Did The Unemployment Rate Really Go Down?

As Derek wrote earlier, this morning, July's national unemployment rate decreased to 9.4% from 9.5% in June. Yet, in July 247,000 jobs were lost. So how did the unemployment rate decrease? And what does July's unemployment report really show?

First, here's the official Bureau of Labor Statistics report (opens .pdf), if you'd like to read the whole thing for yourself. Now let's tackle the question of how the unemployment rate could decrease while the number of unemployed actually increases. BLS's report notes:

The civilian labor force participation rate declined by 0.2 percentage point in July to 65.5 percent.

As a recession drags on for this long, and people are unable to find jobs, they begin leaving the workforce. They become discouraged regarding job prospects. BLS offers an unemployment rate that includes these discouraged workers. In June 2009, that was 10.1%. For July, it was 10.2%.

Given this change in unemployment including discouraged workers, I think it's pretty clear that the 0.1% decrease in the reported unemployment rate can be misleading. In reality, those who would like a job but don't have one increased by 0.1% up to 10.2%.

I should note that these figures are not seasonally adjusted. If you believe in adjusting these number based on season, then they are not as bad. The seasonally adjusted unemployment rate including the discouraged actually improved, moving from 10% in June to 9.8% in July. I'm not sure that I put much credence into discouragement having a lot of seasonality though, which is why I prefer the actual numbers.

What do these numbers mean in the broader context? That the unemployment rate is not necessarily going to decrease each month going forward. Once those discouraged workers feel more encouraged, they will begin looking for work again and will be included in the reported national unemployment rate until they find a job.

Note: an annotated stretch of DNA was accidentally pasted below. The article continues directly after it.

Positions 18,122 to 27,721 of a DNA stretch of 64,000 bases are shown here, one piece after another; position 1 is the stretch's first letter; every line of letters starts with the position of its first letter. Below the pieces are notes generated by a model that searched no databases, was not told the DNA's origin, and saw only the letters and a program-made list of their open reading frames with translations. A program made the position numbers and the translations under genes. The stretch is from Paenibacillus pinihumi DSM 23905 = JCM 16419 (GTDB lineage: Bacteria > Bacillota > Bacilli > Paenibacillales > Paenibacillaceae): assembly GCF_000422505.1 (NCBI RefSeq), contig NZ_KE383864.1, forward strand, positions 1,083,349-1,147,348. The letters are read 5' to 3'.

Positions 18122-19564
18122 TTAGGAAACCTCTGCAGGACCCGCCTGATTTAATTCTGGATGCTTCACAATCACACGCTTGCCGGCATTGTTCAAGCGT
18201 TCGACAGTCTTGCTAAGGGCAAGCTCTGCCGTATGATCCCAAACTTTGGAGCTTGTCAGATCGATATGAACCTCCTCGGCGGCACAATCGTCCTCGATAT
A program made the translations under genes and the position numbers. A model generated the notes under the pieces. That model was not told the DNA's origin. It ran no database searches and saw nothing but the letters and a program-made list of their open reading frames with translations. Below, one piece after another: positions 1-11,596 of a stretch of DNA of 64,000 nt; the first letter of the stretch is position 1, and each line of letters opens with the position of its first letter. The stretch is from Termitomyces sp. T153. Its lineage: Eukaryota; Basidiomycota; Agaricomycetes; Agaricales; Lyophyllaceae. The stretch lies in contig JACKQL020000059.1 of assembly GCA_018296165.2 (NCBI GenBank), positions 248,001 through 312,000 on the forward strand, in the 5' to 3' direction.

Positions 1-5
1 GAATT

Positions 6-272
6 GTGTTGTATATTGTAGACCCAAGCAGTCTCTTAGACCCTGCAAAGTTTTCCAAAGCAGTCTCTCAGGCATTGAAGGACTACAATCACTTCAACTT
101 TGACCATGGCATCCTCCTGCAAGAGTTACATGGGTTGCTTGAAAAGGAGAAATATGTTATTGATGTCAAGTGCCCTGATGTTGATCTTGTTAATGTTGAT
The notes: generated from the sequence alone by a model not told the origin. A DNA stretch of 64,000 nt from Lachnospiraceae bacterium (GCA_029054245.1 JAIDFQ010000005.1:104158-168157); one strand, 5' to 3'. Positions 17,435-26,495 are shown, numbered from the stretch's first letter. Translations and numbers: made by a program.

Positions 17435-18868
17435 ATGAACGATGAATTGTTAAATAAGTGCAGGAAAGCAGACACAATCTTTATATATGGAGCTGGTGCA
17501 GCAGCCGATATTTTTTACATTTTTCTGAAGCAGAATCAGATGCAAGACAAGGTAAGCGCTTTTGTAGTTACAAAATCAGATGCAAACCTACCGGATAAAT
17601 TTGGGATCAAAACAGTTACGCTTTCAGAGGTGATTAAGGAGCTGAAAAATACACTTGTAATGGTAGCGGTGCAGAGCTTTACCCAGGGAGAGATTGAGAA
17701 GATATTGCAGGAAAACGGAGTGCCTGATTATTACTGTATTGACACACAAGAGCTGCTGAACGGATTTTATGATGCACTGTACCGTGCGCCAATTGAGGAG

I don't mean to create a black cloud over today's results -- they are positive for many reasons. As Derek pointed out, the trend is definitely headed in the right direction. The jobs lost were the lowest in about a year. I just think we need to be careful not to get too excited about today's numbers. Although they appear to show a decrease in the unemployment rate, the deeper numbers show the contrary. We may see the light at the end of the tunnel, but we've got a ways to go.

By the way, here's how Atlantic Business readers did on yesterday's poll. Not particularly well! In fact, the reported unemployment rate of 9.4% was only chosen by 2% of respondents, less than any other option. Maybe we'll do better next month. Here are those results:

Presented by

Daniel Indiviglio was an associate editor at The Atlantic from 2009 through 2011. He is now the Washington, D.C.-based columnist for Reuters Breakingviews. He is also a 2011 Robert Novak Journalism Fellow through the Phillips Foundation. More

Indiviglio has also written for Forbes. Prior to becoming a journalist, he spent several years working as an investment banker and a consultant.

Never Tell People How Old They Look

Age discrimination affects us all. Who cares about youth? James Hamblin turns to his colleague Jeffrey Goldberg for advice.

Join the Discussion

After you comment, click Post. If you’re not already logged in you will be asked to log in or register.

blog comments powered by Disqus

Video

Never Tell People How Old They Look

Age discrimination affects us all. James Hamblin turns to a colleague for advice.

Video

Would You Live in a Treehouse?

A treehouse can be an ideal office space, vacation rental, and way of reconnecting with your youth.

Video

Pittsburgh: 'Better Than You Thought'

How Steel City became a bikeable, walkable paradise

Video

A Four-Dimensional Tour of Boston

In this groundbreaking video, time moves at multiple speeds within a single frame.

Video

Who Made Pop Music So Repetitive? You Did.

If pop music is too homogenous, that's because listeners want it that way.

More in Business

Just In